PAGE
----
2012 New Autoshopper Study Results
The study analyzes how new-vehicle buyers use digital devices (computers, smartphones and tablets) and which Web sites and applications they use to gather information prior to purchase. The study refers to Automotive Internet Users, or AIUs, to describe consumers who use the Internet to research their vehicle purchase. Nearly all (99%) of AIUs use a desktop/laptop computer at some point in their shopping process. Slightly less than one-third (30%) of AIUs use multiple devices, including desktops, smartphones, and/or tablets.
"Access to new-vehicle information through the Internet and apps is having a greater impact on many aspects of the purchase decision than ever before," said Arianne Walker, senior director, automotive media and marketing solutions at J.D. Power and Associates. "It is important for brands and Web sites to provide consistency across their sites and apps--and no matter what device is being used to access the information, the shopping experience should be equally usable and the shopping information equally complete."
The study shows that AIUs do most of their Internet vehicle shopping at home. However, among AIUs who use a smartphone, 59% do so at the dealership, comparing vehicles as well as accessing vehicle pricing, other information about the model, and inventory information.
"This interplay between the dealership experience and digital information has become more intertwined with the availability of shopping content on mobile devices," said Walker. "Now that buyers can easily access information right from their pockets, it is essential that the dealer body is as well versed as the shoppers in order to provide consistent information both online and in the dealership."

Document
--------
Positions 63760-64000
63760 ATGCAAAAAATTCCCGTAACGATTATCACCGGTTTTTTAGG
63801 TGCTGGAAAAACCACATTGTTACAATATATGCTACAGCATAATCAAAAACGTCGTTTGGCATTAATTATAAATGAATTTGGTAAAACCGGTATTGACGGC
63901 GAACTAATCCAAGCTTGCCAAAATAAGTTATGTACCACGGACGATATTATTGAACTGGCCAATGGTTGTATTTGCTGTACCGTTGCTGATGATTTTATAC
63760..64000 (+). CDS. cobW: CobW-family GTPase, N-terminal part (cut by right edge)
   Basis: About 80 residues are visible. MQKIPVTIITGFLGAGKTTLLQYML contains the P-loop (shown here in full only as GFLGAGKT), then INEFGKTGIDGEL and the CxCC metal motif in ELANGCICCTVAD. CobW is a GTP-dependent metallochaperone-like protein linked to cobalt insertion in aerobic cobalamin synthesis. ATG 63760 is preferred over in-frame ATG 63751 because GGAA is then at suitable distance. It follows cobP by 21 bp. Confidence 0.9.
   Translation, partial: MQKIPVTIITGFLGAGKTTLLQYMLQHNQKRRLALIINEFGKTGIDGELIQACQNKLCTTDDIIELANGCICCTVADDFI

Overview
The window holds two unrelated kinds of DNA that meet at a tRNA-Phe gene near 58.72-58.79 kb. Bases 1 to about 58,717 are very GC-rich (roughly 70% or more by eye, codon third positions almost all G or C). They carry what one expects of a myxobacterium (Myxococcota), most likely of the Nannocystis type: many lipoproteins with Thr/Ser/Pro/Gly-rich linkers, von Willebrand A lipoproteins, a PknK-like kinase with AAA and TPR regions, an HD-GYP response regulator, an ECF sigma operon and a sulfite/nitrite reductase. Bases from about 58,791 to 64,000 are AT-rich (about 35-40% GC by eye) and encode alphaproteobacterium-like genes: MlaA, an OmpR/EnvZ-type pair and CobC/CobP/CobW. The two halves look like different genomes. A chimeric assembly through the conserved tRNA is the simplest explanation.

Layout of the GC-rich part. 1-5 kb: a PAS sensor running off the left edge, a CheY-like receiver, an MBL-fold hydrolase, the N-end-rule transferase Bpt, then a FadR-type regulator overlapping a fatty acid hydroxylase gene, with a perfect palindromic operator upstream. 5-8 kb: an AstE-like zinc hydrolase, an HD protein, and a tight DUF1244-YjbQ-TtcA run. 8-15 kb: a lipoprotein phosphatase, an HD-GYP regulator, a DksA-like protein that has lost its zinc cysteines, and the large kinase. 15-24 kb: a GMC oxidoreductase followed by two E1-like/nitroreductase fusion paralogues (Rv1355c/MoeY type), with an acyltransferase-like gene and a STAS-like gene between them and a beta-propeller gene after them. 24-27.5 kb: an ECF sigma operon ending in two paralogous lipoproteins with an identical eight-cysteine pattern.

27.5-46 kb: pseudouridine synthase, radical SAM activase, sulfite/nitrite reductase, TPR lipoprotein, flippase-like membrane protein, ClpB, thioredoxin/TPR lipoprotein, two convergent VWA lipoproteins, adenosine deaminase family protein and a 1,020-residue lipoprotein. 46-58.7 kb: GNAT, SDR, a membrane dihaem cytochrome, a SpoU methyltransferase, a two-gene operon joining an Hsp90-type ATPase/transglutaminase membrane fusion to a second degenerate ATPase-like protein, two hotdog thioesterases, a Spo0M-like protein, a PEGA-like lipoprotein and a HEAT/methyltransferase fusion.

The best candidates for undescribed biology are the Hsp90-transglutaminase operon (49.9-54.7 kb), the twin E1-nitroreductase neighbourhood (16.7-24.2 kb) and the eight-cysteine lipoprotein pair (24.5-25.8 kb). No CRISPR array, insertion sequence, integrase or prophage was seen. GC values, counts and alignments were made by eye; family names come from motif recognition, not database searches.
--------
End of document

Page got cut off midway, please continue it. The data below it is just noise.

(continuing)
The study finds that AIUs go online nearly as soon as they decide to buy a new vehicle, and 59% of them narrow their consideration list to one model during the final week before the actual purchase.
Almost all (98%) of AIUs visit manufacturer Web sites during their shopping process, followed by third-party Web sites (81%), dealer Web sites (73%), and social media sites (5%). AIUs rely heavily on manufacturer Web sites for researching specific models, and to custom build their prospective vehicles. But they more frequently rely on third-party sites for comparing vehicles, reading vehicle ratings and reviews, and learning about vehicle trade-in values. AIUs use dealer sites primarily for inventory and dealer-specific information, such as directions/location, hours, and contact information.
Based on the findings of the study, J.D. Power and Associates offers the following tips for Internet-based vehicle shopping:
- Thoroughly compare the different manufacturer product offerings. Don't insist on loyalty to a particular brand unless it's really the best choice.
- Look for testimonials to, and criticisms of, various models, on independent Web sites, including jdpower.com.
- Stay focused: look at various makes and models within your price range that meet your needs, and that are on your wish list.
- Look for customer comments about specific dealerships.
The 2012 New Autoshopper Study is based on responses from 12,289 purchasers and lessees of 2010 to 2012 model-year new vehicles who used information gathered digitally in the shopping process.